I’m not trying to turn this into a science blog, but it seems like the field has had a lot to add to discussion of mindfulness as of late. I’ve always been a proponent of taking a scientific approach to the mindful state, so that we can learn as much about it as possible, but such research has been rare until recently. Now that it is actually happening I have to admit that I find myself to be a little giddy at the prospect of finally seeing the objective exploration of ideas that I could only theorize about in the past.
The most exciting parts of mindfulness-focused experiments are the potential benefits. Those of us who are already familiar with the practice are aware of some of these advantages. With the help of scientific methods, we can now study the intricacies of mindfulness to develop advanced techniques that maximize positive outcomes. More research will also increase the academic credibility of mindful practice, raising the potential for more people to take advantage of its benefits.
Mindfulness and Depression
Depression is one of the scourges of modern humanity. We live in depressing times, where money and power are valued more than compassion and common decency. As a result, we’ve seen a steady increase in the diagnosis of major depression and similar mood disorders. Unsurprisingly, the practice of mindfulness can be valuable for people with such issues. It helps us to focus on the moment, and allows our perspective to separate from the negative influences of the mind (memories, expectations, etc.) that may lead us to experience the feeling of being depressed.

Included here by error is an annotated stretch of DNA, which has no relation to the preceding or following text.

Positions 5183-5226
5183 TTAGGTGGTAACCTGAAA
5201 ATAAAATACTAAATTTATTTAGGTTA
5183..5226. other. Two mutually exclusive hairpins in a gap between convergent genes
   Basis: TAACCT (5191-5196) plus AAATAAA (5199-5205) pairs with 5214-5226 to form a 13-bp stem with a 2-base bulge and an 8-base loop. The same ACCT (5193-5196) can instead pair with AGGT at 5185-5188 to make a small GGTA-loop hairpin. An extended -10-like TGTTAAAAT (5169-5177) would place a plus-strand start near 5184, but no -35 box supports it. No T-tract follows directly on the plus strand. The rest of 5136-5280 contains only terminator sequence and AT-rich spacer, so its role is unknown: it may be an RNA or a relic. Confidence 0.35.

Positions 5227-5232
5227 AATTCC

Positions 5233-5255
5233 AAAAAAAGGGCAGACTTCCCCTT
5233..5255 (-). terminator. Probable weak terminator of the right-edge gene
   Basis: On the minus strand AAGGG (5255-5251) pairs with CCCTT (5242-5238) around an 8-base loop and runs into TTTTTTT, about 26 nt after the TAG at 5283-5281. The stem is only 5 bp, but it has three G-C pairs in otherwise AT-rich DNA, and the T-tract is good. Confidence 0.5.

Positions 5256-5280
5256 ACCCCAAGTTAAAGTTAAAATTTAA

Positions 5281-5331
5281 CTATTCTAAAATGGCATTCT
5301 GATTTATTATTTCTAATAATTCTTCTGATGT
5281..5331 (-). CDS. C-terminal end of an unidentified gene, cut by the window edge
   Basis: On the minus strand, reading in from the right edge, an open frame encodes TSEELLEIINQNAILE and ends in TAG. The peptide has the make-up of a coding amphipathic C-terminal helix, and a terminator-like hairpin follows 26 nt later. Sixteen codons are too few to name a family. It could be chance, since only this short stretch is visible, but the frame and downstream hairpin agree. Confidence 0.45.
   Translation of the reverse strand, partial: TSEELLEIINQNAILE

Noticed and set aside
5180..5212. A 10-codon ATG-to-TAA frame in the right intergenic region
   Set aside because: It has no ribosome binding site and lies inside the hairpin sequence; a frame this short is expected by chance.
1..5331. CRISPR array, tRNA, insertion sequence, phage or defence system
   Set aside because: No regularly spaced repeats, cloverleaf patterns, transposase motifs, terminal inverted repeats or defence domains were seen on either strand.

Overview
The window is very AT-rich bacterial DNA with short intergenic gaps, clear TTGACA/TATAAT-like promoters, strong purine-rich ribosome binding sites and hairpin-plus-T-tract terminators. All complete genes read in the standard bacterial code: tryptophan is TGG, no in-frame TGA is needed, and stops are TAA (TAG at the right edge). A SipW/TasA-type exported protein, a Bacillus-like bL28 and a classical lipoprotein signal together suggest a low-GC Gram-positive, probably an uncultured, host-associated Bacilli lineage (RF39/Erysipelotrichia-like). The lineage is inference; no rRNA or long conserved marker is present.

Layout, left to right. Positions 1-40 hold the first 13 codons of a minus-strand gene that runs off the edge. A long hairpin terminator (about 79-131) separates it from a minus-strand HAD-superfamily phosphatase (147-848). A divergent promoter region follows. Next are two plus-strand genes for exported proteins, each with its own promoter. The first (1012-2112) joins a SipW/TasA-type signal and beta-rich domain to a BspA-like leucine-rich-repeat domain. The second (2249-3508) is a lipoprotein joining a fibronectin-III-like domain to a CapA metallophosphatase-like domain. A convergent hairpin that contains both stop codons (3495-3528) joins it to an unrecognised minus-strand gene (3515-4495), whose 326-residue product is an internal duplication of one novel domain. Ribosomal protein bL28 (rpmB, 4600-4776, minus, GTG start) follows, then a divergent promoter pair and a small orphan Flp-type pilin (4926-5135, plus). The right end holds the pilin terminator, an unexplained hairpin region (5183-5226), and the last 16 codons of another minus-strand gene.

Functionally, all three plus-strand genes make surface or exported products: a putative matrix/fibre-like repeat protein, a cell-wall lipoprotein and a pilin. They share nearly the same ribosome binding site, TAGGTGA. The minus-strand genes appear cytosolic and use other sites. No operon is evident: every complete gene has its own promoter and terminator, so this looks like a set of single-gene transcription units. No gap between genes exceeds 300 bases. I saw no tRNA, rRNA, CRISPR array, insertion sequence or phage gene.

Until recently, the benefits of mindfulness remained largely hidden from the public because the practice was often stigmatized as being “pseudoscience”, or given some other derogatory and inaccurate categorization. Now that such small-minded opinions have fallen out of favor, we are seeing a rush of information being added to publicly available knowledge-bases, and the integration of mindful techniques with professional treatment strategies. The study we are about to discuss is an excellent example of the advances that are now possible thanks to the growing acceptance of mindfulness as a legitimate approach to improving mental health.
Mindfulness-Based Cognitive Therapy (MBCT)
Recent research by an international group of health and academic professionals (1) explores the impact of a technique called mindfulness-based cognitive therapy (MBCT) on people with depression. The term “cognitive” refers to mental processes that underlie the acquisition and use of knowledge (ex: learning). Cognitive therapy can be understood as a form of clinical treatment that is intended to change our behavior by modifying the way we think about things, and MBCT is designed to achieve this goal by utilizing concepts and practices that are associated with mindfulness.